These kits include all grains, hops, and yeast needed to brew the recipe according to the instructions found in CAMRA’s Essential Home Brewing book.
Lost Industry – Mojito Sour
Sheffield’s Lost Industry was born from a love of beer. Brothers Jimmy and Nate started brewing in November 2015, with the simple plan of brewing beer that they wanted to drink, with no inhibitions. The brewery has no core range but is known for their love of sour beers. This sharp and acidic kettle sour, brewed in collaboration with cuckoo brewers Steel City, really does taste like a mojito cocktail. The lime and mint interplay wonderfully to create a refreshing tang.
The process of kettle souring requires a source of lactobacillus – a bacteria that’s used in the production of yoghurt. Mash and sparge as usual to collect the wort then bring it to the boil. After a quick 10 minute boil (primarily to sanitise), cool the wort down to around 45°C (113°F) and pitch the lactobacillus. Low fat natural greek yoghurt is one option, or you can buy acidophilus capsules from a chemist or health food shop. You’ll need a couple of small pots of yoghurt or around 50 capsules. Once the lacto has been added, seal the kettle and if possible, give it a blast of CO2. You’ll need to hold the temperature between 30-45°C (86-113°F) for around 2 days. The pH of the wort will drop as the lacto takes hold. The duration of souring and the final pH are a matter of taste: the longer you leave it, the more it will sour. Once the desired pH (usually around 3.2-3.5) has been reached, bring the wort back to the boil and proceed with the recipe additions as per the schedule.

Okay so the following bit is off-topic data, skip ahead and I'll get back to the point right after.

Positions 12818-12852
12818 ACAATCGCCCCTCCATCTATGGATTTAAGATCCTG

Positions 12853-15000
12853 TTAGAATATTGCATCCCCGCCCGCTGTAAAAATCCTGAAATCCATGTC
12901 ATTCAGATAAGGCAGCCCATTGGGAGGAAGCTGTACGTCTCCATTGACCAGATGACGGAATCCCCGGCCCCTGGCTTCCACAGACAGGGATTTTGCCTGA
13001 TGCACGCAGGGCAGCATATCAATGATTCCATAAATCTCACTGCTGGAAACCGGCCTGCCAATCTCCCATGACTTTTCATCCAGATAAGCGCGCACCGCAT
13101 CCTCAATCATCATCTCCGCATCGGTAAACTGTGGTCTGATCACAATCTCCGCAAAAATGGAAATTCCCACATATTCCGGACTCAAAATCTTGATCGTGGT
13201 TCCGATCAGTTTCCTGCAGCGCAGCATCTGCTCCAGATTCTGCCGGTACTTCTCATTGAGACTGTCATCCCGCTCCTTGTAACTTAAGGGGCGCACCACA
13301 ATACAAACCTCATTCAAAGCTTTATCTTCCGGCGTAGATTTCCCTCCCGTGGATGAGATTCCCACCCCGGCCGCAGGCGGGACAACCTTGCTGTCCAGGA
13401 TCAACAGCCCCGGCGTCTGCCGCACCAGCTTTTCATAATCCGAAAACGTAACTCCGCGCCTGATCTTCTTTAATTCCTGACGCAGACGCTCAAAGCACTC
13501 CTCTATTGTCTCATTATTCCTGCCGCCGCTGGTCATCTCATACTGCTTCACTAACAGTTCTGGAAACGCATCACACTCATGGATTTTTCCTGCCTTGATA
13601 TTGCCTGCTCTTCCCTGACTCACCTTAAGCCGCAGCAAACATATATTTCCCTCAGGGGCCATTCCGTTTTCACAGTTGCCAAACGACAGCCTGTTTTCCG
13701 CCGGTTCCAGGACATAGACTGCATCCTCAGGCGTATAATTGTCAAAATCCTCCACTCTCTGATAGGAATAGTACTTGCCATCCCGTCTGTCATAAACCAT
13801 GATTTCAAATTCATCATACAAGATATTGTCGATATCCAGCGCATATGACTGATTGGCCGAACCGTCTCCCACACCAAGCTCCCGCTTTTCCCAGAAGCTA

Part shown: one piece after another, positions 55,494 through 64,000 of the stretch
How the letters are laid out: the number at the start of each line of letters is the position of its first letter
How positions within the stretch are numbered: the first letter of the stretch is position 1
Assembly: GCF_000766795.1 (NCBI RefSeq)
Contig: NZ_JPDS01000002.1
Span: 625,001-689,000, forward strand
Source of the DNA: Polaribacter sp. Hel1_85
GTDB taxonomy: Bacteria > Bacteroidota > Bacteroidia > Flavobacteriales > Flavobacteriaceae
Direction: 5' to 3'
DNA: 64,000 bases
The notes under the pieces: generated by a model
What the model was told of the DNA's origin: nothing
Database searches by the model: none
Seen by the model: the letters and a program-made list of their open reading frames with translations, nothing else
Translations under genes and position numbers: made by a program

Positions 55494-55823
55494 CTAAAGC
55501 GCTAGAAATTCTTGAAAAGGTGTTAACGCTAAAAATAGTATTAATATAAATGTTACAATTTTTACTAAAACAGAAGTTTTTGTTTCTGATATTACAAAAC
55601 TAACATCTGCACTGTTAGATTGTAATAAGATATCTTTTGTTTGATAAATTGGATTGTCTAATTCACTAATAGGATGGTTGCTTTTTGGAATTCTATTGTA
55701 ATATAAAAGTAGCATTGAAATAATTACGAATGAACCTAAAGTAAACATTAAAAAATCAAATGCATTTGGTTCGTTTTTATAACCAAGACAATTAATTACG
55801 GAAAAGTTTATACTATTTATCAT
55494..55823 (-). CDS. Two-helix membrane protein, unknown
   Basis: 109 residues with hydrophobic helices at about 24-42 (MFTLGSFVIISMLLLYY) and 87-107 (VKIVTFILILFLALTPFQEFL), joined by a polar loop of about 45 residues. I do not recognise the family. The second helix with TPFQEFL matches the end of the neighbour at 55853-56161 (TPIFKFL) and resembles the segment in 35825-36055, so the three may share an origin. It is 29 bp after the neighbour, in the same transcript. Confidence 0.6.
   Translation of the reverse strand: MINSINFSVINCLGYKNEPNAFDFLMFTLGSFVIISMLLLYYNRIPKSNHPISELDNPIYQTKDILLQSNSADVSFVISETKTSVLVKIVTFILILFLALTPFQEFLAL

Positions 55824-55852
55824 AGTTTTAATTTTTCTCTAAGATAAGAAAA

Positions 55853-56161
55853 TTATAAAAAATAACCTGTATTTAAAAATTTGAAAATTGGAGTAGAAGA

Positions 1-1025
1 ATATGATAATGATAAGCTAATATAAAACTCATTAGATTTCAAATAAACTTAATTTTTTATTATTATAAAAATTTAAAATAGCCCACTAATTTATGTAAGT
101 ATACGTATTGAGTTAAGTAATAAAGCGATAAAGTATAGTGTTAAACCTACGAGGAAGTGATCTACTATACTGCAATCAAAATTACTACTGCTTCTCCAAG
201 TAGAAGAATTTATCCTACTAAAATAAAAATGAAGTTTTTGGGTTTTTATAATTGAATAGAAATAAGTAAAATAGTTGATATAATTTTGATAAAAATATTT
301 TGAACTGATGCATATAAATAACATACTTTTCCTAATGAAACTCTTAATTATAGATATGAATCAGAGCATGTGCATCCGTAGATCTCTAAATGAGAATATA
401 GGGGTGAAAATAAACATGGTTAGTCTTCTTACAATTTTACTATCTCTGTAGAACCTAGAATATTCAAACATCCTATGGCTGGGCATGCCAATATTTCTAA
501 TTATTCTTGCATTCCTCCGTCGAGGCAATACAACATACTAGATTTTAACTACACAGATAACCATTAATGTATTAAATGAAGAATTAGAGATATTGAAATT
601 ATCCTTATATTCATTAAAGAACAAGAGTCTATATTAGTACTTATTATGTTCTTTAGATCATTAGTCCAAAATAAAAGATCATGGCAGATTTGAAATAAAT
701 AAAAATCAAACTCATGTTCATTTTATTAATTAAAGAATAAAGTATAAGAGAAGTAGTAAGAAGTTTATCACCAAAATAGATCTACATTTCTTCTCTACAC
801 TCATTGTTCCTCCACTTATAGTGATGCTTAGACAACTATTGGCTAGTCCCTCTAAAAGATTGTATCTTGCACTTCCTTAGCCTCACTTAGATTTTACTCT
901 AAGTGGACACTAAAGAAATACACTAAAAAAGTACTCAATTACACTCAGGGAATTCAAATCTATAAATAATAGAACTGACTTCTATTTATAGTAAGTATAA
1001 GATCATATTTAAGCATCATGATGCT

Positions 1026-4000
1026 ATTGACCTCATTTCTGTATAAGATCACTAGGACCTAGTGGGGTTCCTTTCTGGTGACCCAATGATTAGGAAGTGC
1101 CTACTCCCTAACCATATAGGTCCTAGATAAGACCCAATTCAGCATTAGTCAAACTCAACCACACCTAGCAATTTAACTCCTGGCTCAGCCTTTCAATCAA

NOTE: This recipe requires additions of peel from 10 limes on the boil, then juice of 10 limes at time of transfer along with 80g of fresh mint. Also required is lactobacillus to sour, which is not included in this kit.
Every effort is made to match the brewery recipe precisely, but at times it maybe necessary to change some of the listed ingredients on the recipe to alternatives due to seasonality or availability, but in all cases we do our best replace with something that won’t impact on the overall taste and flavour of the beer.